We welcome that following the General Assembly’s adoption of the resolution on a registry of damage, all such acts committed by Russia in Ukraine will be thoroughly registered.
We are also extremely concerned by the Russian offensive against Bakhmut. We note that this military operation is led by the infamous Wagner group, known for its abuses and serious violations of human rights and humanitarian law.
We recall once again the importance of upholding human rights and international humanitarian law, and that all commanders, perpetrators and accomplices of war crimes and other most serious crimes committed in connection with Russia’s war of aggression against Ukraine are held accountable. Russia must also enable safe, rapid and unimpeded humanitarian access into the temporarily occupied territories through the front lines.
On March 9, the Zaporizhzhia nuclear power plant was again cut off from Ukraine’s power grid for several hours and cooling depended solely on diesel generators. This was the 6th time since the start of the war. The head of the International Atomic Energy Agency issued a warning about safety and security at the plant. This is extremely worrying for all of us. The EU fully supports the UN’s work to assist Ukraine in ensuring nuclear safety and security, and to maintain the implementation of the safeguards pursuant to Ukraine’s obligations.
Finally President, colleagues,
We reiterate our call for a comprehensive, just and lasting peace, in line with the resolution adopted by the General Assembly on the 23rd of February, with support of an overwhelming majority of UN Member States. We express our support for the peace formula of President Zelenskyy and we reaffirm our commitment to work actively with Ukraine on the 10-point peace plan. It is clear that the large majority of the UN membership, including the members of this Council, is committed to peace in line with the UN Charter. But while the General Assembly once again called for a peaceful long-term solution based on the UN Charter and the respect for Ukraine’s sovereignty and territorial integrity, Russia continues and is actually stepping up its offensive.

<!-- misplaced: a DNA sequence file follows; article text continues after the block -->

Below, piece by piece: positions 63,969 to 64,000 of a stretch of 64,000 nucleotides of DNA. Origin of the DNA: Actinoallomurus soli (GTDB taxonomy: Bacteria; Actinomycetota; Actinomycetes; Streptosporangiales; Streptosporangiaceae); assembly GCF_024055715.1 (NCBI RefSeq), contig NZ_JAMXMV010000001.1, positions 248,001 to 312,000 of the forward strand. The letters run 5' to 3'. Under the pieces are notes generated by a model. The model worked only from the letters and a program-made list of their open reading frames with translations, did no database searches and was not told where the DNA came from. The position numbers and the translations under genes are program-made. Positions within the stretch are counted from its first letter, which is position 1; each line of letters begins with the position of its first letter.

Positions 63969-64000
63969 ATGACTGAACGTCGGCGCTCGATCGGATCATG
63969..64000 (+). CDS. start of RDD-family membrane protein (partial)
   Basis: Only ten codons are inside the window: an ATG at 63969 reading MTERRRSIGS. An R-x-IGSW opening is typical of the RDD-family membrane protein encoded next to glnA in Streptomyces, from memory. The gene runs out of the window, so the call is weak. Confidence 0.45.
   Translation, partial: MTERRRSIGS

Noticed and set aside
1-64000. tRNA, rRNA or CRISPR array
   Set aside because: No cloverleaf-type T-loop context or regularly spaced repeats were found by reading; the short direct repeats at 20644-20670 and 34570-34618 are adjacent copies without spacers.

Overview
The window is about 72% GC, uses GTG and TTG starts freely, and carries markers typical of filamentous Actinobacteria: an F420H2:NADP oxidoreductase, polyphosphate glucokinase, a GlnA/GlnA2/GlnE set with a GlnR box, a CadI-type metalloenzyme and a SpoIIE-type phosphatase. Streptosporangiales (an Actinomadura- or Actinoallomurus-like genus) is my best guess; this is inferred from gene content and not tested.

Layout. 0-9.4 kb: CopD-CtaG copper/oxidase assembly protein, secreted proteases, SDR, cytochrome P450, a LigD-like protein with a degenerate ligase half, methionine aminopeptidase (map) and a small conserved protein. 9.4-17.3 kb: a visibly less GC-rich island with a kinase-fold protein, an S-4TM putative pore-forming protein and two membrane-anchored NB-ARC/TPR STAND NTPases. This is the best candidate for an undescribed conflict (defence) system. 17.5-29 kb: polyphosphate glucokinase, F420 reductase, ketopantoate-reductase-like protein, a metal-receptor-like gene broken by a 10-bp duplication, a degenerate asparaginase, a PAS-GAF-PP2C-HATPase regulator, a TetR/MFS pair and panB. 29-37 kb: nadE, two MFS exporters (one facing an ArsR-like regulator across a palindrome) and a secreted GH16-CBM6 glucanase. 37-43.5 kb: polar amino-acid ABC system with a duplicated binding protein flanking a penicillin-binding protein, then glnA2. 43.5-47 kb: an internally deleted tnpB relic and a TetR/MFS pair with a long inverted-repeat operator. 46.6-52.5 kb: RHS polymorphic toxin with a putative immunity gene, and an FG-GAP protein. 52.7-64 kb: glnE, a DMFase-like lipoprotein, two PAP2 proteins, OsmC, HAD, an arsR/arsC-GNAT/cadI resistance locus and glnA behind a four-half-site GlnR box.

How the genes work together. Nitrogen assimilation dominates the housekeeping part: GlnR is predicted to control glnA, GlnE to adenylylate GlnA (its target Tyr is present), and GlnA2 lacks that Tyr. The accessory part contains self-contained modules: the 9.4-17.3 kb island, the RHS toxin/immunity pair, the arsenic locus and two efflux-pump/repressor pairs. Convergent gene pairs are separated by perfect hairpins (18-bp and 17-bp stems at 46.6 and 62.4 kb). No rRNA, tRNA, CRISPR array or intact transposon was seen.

We reiterate our call on Russia to immediately cease all hostilities and unconditionally, completely and immediately withdraw all its forces and military equipment from the entire territory of Ukraine within its internationally recognised borders.
While Russia’s war lasts, the European Union will remain steadfast in its support to the people of Ukraine, for as long as it takes.
Thank you, President.
* North Macedonia, Montenegro, Albania and Bosnia and Herzegovina continue to be part of the Stabilisation and Association Process.